You Always Fire an Executive Too Late

I’ve posted here several times on paradox in planning. This morning I’m fascinated by what Marc Andreessen calls the paradox of deciding to fire an executive.

It takes time to gather data to evaluate an executive’s performance. You can’t evaluate an executive based on her own output, like a normal employee — you have to evaluate her based on the output of her organization. It takes time for her to build and manage her organization to generate output. Therefore, it takes longer to evaluate the performance of an executive than a normal employee.

But, an executive can cause far more damage than a normal employee. A normal employee doesn’t work out, fine, replace him. An executive doesn’t work out, it can — worst case — permanently cripple her function and sometimes the entire company. Therefore, it is far more important to fire a bad executive as fast as possible, versus a normal employee.

Solution?  There isn’t one.  It’s a permanent problem.

He continues with a quote from Andy Grove, co-founder of Intel, who noted that you always fire an executive too late. “If you did it fast enough that it wasn’t too late, you wouldn’t have enough data, and you’d risk being viewed as arbitrary and capricious by the rest of the organization.”

I’ve cited Marc Andreessen’s posts on startups several times in recent months, cataloging it in my mind, and somewhat on this blog, as an excellent take on the high-end elite startup that is a prime candidate for venture capital. His latest in that series, however, part eight on Hiring, managing, promoting, and firing executives, applies quite well to all business, across the range. It applies equally to the growing and healthy established small business, and, for that matter, the larger enterprise as well.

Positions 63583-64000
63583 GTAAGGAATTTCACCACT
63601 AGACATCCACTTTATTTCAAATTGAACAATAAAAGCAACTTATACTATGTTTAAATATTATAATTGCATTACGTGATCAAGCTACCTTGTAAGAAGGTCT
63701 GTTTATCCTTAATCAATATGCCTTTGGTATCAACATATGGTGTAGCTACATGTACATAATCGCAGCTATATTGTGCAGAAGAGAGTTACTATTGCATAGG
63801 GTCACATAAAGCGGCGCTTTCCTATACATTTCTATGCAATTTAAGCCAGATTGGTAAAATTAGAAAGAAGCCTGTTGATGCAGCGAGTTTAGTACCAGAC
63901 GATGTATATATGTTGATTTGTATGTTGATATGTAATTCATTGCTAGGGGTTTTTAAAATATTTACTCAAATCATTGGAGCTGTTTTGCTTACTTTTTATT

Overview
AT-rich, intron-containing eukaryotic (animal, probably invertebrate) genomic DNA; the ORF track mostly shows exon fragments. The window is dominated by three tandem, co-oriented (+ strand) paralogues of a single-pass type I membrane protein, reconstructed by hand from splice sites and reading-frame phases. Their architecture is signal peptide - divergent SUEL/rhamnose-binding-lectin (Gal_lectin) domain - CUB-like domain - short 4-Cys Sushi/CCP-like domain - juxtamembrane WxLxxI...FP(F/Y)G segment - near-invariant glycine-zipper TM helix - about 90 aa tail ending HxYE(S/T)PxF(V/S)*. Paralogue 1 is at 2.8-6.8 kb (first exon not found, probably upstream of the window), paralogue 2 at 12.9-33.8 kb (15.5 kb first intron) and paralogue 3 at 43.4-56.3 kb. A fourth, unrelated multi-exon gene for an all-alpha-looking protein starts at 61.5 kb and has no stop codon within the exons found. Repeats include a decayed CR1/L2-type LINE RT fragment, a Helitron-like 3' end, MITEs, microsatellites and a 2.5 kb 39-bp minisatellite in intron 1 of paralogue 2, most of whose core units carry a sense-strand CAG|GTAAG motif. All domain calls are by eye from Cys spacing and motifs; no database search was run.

While you can find a lot of good advice on how to find an executive, how to recruit, and how to select, there’s not so much on how to fire an executive.  I had an attorney who used to say that the time to fire a person was “as soon as you start asking yourself that question.” Andreessen’s is better: when you start asking the question, start gathering data.

In this post he also talks about how to manage an executive. It certainly hits home for me when he points out that you don’t just build the team, you also have to manage.

“While respecting someone’s experience and skills, you should nevertheless manage every executive as if she were a normal employee. This means weekly 1:1’s, performance reviews, written objectives, career development plans, the whole nine yards. Skimp on this and it is very easy for both your relationship with her and her effectiveness in the company to skew sideways.

“This even holds if you’re 22 and she’s 40, or 50, or 60!  Don’t be shy, that will just scare her — and justifiably so.”

This is the eighth in Marc’s series on start-ups — perhaps the best yet.



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